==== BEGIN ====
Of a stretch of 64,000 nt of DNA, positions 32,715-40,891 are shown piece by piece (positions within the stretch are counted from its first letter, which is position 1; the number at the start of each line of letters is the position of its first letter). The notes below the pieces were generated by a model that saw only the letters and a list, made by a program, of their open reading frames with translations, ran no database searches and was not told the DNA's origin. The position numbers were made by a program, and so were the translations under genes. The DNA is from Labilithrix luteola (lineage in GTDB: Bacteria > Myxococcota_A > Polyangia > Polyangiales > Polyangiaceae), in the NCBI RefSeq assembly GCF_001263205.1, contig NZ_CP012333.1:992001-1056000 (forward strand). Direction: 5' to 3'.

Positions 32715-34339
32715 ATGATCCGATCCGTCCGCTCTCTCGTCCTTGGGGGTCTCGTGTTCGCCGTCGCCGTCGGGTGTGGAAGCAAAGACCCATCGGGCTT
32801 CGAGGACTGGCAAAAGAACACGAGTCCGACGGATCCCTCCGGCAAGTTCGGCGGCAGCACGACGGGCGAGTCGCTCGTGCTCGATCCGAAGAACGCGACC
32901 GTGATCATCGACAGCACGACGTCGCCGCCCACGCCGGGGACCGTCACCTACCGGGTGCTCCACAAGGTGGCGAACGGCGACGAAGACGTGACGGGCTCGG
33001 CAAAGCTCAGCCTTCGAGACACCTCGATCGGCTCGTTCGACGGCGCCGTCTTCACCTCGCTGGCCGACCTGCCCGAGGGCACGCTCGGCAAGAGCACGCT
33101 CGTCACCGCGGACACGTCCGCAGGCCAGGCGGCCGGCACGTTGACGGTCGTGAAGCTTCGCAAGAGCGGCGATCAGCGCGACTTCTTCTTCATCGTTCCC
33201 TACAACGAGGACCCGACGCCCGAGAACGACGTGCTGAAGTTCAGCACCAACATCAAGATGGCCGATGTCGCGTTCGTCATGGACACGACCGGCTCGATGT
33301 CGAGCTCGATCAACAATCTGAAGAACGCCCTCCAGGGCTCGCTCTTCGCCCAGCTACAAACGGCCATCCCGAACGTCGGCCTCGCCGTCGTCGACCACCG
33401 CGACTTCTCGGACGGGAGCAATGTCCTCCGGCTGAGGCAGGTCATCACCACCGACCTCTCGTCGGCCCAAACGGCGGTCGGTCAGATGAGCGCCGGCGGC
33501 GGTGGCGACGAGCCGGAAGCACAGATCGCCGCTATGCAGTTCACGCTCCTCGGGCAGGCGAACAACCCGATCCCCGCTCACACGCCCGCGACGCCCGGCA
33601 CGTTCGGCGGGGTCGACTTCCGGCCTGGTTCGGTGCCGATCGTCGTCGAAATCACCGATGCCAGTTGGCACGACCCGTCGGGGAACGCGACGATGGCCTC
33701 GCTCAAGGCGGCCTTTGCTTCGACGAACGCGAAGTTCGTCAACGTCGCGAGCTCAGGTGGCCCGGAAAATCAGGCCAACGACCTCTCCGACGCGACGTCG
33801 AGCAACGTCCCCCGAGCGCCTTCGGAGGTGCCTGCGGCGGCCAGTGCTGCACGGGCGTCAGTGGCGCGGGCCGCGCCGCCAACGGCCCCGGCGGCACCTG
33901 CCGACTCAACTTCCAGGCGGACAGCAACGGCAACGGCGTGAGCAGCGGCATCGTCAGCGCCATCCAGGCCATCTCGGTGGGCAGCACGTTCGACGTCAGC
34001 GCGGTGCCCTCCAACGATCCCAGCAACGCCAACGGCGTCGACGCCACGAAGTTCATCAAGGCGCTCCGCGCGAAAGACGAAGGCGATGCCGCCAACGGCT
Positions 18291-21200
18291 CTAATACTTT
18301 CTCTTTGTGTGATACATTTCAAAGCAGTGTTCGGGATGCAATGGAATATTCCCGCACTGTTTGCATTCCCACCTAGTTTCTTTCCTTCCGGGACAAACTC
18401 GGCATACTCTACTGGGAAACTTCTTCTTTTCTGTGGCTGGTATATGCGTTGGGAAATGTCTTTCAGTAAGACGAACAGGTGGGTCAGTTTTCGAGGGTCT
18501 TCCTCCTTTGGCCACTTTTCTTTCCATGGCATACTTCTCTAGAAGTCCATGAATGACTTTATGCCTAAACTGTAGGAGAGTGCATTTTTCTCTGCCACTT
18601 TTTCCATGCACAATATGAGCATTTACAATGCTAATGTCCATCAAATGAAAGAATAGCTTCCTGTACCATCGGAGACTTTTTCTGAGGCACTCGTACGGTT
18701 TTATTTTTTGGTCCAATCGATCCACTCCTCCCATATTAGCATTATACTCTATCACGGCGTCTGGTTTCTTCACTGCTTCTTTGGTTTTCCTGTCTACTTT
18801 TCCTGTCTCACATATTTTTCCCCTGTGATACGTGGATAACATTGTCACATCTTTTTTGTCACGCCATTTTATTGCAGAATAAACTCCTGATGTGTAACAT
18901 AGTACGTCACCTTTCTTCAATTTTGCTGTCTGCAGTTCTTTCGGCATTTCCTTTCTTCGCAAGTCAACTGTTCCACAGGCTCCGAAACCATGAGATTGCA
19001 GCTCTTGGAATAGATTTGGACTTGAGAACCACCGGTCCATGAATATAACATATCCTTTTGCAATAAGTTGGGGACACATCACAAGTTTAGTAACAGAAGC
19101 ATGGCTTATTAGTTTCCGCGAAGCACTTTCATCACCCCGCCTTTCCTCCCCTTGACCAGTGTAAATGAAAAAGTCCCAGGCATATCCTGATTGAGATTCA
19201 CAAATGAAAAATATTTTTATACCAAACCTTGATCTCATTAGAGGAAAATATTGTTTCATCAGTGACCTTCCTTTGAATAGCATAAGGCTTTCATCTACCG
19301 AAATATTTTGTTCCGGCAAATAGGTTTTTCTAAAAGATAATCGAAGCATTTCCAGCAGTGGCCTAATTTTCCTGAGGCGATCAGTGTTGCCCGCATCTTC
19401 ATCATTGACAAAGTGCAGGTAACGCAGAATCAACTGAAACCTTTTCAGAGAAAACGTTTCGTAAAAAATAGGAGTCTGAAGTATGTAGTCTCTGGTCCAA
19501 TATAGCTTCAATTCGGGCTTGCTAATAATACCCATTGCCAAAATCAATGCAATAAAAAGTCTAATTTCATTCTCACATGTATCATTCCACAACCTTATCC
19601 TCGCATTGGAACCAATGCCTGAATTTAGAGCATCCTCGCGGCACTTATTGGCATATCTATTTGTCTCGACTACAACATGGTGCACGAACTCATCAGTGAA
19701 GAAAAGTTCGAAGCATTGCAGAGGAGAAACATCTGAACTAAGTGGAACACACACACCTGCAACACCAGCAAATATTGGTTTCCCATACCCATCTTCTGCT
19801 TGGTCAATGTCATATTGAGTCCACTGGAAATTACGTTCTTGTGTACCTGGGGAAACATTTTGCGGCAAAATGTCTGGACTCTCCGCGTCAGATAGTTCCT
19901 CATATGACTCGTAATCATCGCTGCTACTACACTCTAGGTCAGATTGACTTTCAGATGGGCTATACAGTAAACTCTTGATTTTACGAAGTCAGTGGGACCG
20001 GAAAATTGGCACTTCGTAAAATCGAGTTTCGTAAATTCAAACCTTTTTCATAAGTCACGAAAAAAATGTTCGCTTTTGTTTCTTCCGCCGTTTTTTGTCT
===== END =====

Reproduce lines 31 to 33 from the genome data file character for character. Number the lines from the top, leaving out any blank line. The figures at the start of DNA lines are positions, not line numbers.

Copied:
19501 TATAGCTTCAATTCGGGCTTGCTAATAATACCCATTGCCAAAATCAATGCAATAAAAAGTCTAATTTCATTCTCACATGTATCATTCCACAACCTTATCC
19601 TCGCATTGGAACCAATGCCTGAATTTAGAGCATCCTCGCGGCACTTATTGGCATATCTATTTGTCTCGACTACAACATGGTGCACGAACTCATCAGTGAA
19701 GAAAAGTTCGAAGCATTGCAGAGGAGAAACATCTGAACTAAGTGGAACACACACACCTGCAACACCAGCAAATATTGGTTTCCCATACCCATCTTCTGCT